EPA Enforcement Roundup: Week of 1/7
Below are examples of recent EPA enforcement actions that provide insight into how and why EPA issues civil penalties to facilities for environmental noncompliance. Names of companies and individuals cited by EPA are withheld to protect their privacy.
WHO: An oil and natural gas company
A New England oil and natural gas company reached an agreement with Federal officials to resolve alleged Clean Air Act violations at its petroleum tank farm in Maine. EPA alleges the company exceeded licensed emissions limits for volatile organic compounds (VOCs). The company’s air quality license allows its 12-tank terminal to emit 21.9 tons of VOCs per year. However, EPA alleges new testing showed liquid asphalt and No. 6 heavy residual fuel oil stored in four heated tanks emitted more than 40 tons per year.
WHERE: South Portland, ME
WHAT: Clean Air Act violations
HOW MUCH: $40,000 plus $400,000 in site improvements and community projects
The company has agreed to pay at least $150,000 to upgrade or replace wood stoves throughout Cumberland County with cleaner-burning, more efficient heating equipment. The company will also take steps to reduce VOC emissions by 20 tons per year by installing petroleum mist eliminators.
WHO: An industrial waste management facility
EPA announced a settlement with a Los Angeles industrial waste management and recycling facility to resolve alleged hazardous waste violations. Violations include failure to properly prevent emission of volatile organic compounds (VOCs) from tanks, failure to maintain air emission monitoring equipment, and failure to monitor and inspect equipment to accurately detect emissions.
WHERE: Los Angeles, CA
WHAT: RCRA violations
HOW MUCH: $36,000 plus $100,000 on a school air filtration system
The company has agreed to pay the fine and purchase a new air filtration system to improve air quality in classrooms at a nearby school.
Need training to comply with RCRA and Title 22? The California Hazardous Waste Management Workshop returns to Santa Barbara, Fresno, and San Francisco in January 2020. See the full 2020 schedule.
WHO: A Midwestern municipality
A city in Iowa has agreed to pay a five-figure penalty for alleged violations of the Clean Water Act. EPA alleges the municipality applied biosolids to land that contained arsenic in excess of limits. Federal officials also allege the city failed to monitor and report the biosolids as required.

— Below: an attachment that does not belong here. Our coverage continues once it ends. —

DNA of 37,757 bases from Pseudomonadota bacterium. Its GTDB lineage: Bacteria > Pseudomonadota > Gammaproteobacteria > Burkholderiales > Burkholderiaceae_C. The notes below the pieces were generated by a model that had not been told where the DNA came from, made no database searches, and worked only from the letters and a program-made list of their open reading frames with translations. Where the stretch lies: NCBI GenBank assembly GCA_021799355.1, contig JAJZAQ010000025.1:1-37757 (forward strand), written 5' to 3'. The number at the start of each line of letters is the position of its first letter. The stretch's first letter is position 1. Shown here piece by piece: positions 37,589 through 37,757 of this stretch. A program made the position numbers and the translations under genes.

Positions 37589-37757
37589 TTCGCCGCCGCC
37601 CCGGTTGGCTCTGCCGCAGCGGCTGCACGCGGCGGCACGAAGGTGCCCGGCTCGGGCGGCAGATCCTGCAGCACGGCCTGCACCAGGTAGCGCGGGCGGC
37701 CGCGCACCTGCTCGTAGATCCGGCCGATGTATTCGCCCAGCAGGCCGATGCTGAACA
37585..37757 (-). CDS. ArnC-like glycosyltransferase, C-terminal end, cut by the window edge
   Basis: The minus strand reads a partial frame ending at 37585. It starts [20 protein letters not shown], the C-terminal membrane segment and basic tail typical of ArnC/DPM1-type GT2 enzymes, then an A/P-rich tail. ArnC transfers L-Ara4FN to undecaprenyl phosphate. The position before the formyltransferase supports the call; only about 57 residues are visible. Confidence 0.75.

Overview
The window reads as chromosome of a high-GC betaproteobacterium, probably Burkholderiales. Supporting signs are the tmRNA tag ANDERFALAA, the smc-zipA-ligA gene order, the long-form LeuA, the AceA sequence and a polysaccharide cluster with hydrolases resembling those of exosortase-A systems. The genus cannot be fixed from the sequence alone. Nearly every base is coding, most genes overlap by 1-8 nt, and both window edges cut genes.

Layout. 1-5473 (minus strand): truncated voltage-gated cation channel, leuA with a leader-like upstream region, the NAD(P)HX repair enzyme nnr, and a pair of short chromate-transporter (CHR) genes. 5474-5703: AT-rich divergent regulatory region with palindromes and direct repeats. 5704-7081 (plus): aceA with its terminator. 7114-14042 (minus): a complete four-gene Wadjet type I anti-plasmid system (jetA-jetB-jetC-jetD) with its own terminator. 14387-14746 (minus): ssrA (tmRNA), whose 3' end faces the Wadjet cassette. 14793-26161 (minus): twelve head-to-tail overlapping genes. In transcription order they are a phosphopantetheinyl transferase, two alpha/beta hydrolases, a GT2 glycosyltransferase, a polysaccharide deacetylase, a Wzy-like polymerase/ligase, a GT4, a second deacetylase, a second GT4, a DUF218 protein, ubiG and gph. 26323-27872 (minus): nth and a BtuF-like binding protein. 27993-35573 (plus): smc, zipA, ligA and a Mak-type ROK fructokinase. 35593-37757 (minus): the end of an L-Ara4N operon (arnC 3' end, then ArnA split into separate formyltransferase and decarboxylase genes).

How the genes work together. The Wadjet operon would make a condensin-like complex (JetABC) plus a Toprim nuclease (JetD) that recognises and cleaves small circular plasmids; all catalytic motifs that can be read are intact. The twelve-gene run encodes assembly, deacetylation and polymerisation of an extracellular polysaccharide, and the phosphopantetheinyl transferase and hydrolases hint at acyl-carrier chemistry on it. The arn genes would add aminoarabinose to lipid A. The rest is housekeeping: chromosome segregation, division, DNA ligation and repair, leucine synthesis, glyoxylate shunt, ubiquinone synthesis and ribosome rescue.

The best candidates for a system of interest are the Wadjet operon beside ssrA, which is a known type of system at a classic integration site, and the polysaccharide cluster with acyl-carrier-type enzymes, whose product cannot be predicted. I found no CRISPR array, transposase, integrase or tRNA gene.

WHERE: Jefferson, IA
WHAT: Clean Water Act violations
HOW MUCH: $13,900
Municipal wastewater treatment facilities produce sewage sludge. When that sewage sludge is properly processed and treated, the resulting biosolids are a nutrient-rich organic material that can be used as a fertilizer. In addition, biosolids can be used as daily cover at landfills, stored or used in construction materials.
Convenient, Effective Online EHS Manager TrainingManaging site compliance with the many complex EPA programs that affect your business—from the Clean Air and Clean Water Acts to TSCA, EPCRA, CERLCA, and more—is a major challenge. If you’re new to the field, or need an update on changing EPA rules, online training is a convenient way to quickly build in-depth expertise.
Check out the latest EPA compliance training options here:
Clean Air Act Regulations Online
TSCA Regulations Online
New! Clean Water Act & SDWA Regulations Online
Just Launched! Superfund and Right-to-Know Act Regulations Online
The 2020 nationwide schedule for the Complete Environmental Regulations Workshop is available online. Collaborate with other managers to identify the requirements that apply to your facility, ask the right questions, and make the right decisions about EPA compliance.
Tags: California, Clean Air Act, Clean Water Act, enforcement, environmental, EPA, EPA Enforcement Roundup, fines, hazardous waste, Iowa, maine, midwest, natural gas, new england, penalties, petroleum, RCRA
Find a Post
This is a very informative training compared to others. It covers everything I expect to learn and even a lot of new things.
Waste Management Professional
The instructor clearly enjoys his job and transmits that enthusiasm. He made a dry subject very interesting and fun.
Very well structured, comprehensive, and comparable to live training seminars I've participated in previously. I will recommend the online course to other colleagues with training requirement needs.
I have been to other training companies, but Lion’s material is much better and easier to understand.
The instructor was great, explaining complex topics in terms that were easily understandable and answering questions clearly and thoroughly.
No comparison. Lion has the best RCRA training ever!!
Convenient; I can train when I want, where I want.
Hazmat Shipping Professional
If I need thorough training or updating, I always use Lion. Lion is always the best in both instruction and materials.
The instructor was excellent. They knew all of the material without having to read from a notepad or computer.
I have over 26 years of environmental compliance experience, and it has been some time since I have attended an environmental regulations workshop. I attended this course as preparation for EHS Audits for my six plants, and it was exactly what I was looking for.
Director of Regulatory Affairs
Download Our Latest Whitepaper
A guide to developing standard operating procedures, or SOPs, that help you select, manage, and audit your hazmat agents and contractors.